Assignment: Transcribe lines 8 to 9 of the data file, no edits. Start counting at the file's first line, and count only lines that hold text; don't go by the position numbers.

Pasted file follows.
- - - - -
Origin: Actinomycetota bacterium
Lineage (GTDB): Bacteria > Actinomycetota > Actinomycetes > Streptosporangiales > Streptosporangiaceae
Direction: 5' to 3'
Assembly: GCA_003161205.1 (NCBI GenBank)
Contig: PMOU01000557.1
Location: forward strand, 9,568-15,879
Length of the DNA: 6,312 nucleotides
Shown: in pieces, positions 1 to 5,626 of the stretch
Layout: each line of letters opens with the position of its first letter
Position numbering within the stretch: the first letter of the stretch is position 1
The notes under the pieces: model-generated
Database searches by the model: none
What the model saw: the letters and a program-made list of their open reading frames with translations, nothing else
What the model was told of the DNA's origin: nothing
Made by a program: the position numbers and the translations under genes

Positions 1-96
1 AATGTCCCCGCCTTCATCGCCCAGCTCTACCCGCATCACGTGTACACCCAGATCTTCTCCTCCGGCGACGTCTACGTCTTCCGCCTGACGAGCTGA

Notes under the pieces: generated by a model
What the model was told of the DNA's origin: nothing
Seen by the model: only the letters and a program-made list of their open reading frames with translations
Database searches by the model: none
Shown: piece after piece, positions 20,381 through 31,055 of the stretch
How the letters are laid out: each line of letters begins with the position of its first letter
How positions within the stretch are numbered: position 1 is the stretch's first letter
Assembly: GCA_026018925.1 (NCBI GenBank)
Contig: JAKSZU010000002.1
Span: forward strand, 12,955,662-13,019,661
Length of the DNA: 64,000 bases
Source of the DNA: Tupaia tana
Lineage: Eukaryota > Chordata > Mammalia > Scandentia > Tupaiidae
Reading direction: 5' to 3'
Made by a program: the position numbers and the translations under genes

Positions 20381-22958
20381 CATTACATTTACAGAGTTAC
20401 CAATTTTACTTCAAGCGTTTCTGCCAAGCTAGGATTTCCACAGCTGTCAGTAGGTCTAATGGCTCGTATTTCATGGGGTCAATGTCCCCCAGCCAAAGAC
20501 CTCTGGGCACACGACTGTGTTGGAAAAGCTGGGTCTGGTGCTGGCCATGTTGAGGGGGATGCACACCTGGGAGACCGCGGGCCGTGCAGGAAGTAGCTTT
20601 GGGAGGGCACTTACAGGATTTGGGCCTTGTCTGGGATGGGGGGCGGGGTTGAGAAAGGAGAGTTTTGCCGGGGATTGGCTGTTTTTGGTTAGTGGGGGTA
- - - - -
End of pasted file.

Shown: in pieces, positions 1 to 5,626 of the stretch
Layout: each line of letters opens with the position of its first letter